Hannah Demma

University of Nebraska Lincoln Fine Art Grad Student  


EXHIBITING May 18 - Jun 26


Bio: Hannah Demma is an avid outdoorswoman, outdoor educator, and lifelong Nebraskan. She received her Bachelor of Fine Arts from the University of Nebraska-Lincoln in 2017, with an emphasis on printmaking and drawing and is currently pursuing her Masters in Fine Art at her alma mater. Her mixed-media approach to art speaks to aspects of science and nature both familiar and strange, and mines the environment for inspiration, examining the intersection of the imaginative and the biological, of the creative and the empirical. Her process stirs the imagination and sparks excitement for exploration and adventure. 


Since graduation, Hannah received the Kimmel Foundation Emerging Artist Award, and a Mayor’s Art Award in 2018. She completed an artist residency at the Kimmel Harding Nelson Center in Nebraska City, and served as a visiting artist at Maxey Elementary School. Hannah’s passion for art education has taken her to Lincoln, Montana where she spent a month leading the education programing for an outdoor sculpture park, Blackfoot Pathways Sculpture in the Wild. Hannah has served as coordinator for the Cedar Point Biological Station Art Program since 2018, as well as worked as lead art instructor for the Arts are Basic summer camp at Culler Middle School.


In addition to teaching, Hannah has maintained a busy studio practice and exhibition schedule and looks forward to expanding her studio practice to include new mediums and collaborations within the college and the community at large. 


Artist Statement: What does it mean to be enchanted? To me it is something that happens several times a day. Often it is those moments spent in nature, when I am paddling or hiking. However, enchantment also happens at times when I am doing something as mundane as washing dishes— noticing the delicate rainbows that form when the soap meets the light coming through the window above the sink. It’s the surprising contrasts between flowering plants in the springtime, or unexpected pops of color from the duckweed floating ethereally on the surface of some murky Nebraska lake. It’s also the way leftover casserole layers look gorgeously stratified in a glass container in the fridge. I make work that aims to enchant the viewer. Using the formal elements of art (particularly color, texture, shape, and pattern) as a basis for my abstractions of nature, science, and printed textiles, I surprise and stimulate the viewer’s senses in hopes of taking them out of their worries and into a state of reverie. I use paint primarily because of its immediacy—I see it in my mind, put paint to paper, and have captured it. When I apply opaque dots of gouache to tissue paper and then wax the sheets, the dots appear to float in space, making me feel like I’ve isolated and suspended a single layer of duckweed. That spontaneity allows for unexpected results that feel alive. I have come to consider paper my primary medium. It is ancient and humble, but adaptable to my own shifting modes of art-making. Paper, when treated, can resemble textiles and fabric. I love thinking about the ways it can flow and drape around other structures. I want to pique the curiosity of the viewer with the materiality of my work. This newer addition of handmade paper and pulp-paintings in my work has added a layer of materials that feels full of infinite possibilities for color and pattern. Working in the studio puts me in a constant state of enchantment. The word has otherworldly connotations—the idea of being bewitched, possessed, or spellbound. Certainly, I feel spellbound while I work. In the studio, repetition becomes pattern, pattern becomes rhythm, rhythm becomes movement, and these things in combination produce results. An effect. But I also consider it a theme of my work to find the otherworldly in nature. Natural effects can produce seemingly supernatural results in the viewer—evoking a sense, a memory, an emotion. I might even consider that the purest intention of the artist. Summer goals: This summer I plan to continue to develop this series of gouache and acrylic paintings on top of the pulp-paintings on handmade paper. I will make larger sheets of paper at Constellation Studios, but also at the invitation of past UNL visiting artist Shannon Brock, in August I will have the opportunity to make paper in her new studio in Montgomery City, Missouri. By working larger, I think I can further envelop the vision of the viewer, and a shift in scale will bring them into my enchantment trap. I also plan to begin working in textile, which is something I’ve never done and prefer to practice without anyone watching me. It is my goal to begin to use fabric and paper interchangeably in an effort to continue to develop my works into large-scale installations.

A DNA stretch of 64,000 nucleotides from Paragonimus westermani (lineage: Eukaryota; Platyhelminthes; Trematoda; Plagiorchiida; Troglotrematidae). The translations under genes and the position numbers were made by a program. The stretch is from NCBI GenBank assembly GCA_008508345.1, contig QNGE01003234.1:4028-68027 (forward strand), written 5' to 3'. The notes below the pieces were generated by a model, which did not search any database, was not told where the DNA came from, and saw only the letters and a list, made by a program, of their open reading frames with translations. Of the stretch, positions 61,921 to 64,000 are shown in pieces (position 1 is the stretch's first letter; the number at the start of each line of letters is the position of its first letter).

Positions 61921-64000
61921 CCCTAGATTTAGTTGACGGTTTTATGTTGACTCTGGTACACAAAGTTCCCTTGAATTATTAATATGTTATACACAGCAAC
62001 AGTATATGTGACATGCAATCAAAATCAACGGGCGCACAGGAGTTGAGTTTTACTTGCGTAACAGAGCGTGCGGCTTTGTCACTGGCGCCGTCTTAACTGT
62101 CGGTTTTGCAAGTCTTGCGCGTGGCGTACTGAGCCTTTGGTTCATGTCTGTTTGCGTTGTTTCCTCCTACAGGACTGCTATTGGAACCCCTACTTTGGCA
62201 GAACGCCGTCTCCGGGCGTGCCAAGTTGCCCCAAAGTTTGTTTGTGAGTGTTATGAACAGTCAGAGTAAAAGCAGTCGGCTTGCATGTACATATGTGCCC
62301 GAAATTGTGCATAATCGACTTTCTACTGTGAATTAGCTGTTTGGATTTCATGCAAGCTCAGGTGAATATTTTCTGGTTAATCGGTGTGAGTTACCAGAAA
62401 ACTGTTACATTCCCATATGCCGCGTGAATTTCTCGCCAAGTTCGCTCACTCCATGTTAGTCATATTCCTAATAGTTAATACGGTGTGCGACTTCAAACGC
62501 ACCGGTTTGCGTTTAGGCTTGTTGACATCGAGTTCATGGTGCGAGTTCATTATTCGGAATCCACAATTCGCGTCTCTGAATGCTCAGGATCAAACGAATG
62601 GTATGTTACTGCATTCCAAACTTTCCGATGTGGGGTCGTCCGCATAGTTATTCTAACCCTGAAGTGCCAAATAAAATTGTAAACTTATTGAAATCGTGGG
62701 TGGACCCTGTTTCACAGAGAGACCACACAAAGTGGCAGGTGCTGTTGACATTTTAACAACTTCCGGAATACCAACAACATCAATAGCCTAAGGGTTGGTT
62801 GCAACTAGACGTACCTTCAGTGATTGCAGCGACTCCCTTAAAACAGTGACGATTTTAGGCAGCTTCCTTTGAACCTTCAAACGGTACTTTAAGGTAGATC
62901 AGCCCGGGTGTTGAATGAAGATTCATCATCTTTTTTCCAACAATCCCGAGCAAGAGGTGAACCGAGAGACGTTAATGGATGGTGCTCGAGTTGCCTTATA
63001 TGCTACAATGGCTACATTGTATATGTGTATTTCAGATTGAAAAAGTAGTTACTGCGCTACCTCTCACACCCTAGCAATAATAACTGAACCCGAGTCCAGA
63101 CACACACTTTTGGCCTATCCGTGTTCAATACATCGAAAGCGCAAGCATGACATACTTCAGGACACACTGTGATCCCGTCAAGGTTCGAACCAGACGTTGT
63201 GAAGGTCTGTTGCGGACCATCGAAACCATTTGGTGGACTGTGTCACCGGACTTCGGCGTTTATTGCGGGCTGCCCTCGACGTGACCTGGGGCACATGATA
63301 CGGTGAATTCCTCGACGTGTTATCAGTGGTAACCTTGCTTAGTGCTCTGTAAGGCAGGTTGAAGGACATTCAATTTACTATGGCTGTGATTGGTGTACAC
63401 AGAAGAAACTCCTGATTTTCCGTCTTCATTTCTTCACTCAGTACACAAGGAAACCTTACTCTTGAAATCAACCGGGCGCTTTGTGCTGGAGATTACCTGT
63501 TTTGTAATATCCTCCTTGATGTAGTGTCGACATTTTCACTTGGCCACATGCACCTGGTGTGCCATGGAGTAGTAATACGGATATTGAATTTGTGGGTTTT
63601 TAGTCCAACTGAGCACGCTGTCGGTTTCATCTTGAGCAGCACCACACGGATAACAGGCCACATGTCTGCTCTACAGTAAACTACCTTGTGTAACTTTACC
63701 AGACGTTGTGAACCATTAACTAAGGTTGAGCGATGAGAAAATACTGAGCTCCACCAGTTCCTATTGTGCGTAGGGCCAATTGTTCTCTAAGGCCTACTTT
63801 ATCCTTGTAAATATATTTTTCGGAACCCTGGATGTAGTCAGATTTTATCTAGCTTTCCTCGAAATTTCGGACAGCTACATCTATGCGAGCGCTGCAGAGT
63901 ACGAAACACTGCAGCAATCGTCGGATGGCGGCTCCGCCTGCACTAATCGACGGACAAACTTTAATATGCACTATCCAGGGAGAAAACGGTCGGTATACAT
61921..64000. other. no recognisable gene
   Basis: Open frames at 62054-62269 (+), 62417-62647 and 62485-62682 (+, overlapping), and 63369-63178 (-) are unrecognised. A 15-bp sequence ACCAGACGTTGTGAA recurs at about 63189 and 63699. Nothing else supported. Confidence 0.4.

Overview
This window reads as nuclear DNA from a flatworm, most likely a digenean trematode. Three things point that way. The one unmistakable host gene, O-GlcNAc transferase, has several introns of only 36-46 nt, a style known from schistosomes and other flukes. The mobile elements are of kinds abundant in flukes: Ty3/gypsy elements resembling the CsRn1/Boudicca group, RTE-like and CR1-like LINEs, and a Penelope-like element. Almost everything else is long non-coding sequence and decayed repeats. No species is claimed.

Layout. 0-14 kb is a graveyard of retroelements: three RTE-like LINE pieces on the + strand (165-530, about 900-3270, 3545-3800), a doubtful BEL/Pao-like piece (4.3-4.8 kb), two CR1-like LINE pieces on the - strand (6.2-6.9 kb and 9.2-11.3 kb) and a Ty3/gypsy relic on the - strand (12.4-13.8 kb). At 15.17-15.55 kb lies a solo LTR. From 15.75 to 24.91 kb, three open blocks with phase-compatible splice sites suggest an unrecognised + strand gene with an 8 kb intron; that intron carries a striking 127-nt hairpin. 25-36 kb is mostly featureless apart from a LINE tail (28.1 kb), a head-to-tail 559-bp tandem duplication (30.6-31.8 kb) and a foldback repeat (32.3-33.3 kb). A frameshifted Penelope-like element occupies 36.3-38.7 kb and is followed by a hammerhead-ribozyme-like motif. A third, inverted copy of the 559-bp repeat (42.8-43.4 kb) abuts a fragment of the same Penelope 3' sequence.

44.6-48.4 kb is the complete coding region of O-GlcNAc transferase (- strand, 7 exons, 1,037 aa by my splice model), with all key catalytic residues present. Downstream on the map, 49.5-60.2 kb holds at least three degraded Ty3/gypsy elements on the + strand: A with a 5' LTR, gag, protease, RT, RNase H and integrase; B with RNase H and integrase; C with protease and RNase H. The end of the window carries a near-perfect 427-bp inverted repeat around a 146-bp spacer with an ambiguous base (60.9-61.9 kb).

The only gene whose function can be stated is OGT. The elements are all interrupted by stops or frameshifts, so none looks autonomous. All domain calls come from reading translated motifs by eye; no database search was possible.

MAY 4 - JUNE 12

-Bob Peltz' Winter Adventures Art Camp 



Gallery Hours

Tuesday Through Saturday

10:00 a.m. to 4:00 p.m.

Closed Sundays & Mondays





Wheelchair Accessible





Contact Us

Carnegie Arts Center

204 W 4th St

Alliance  NE  69301

Phone/Fax  308-762-4571


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Carnegie Arts Center 308-762-4571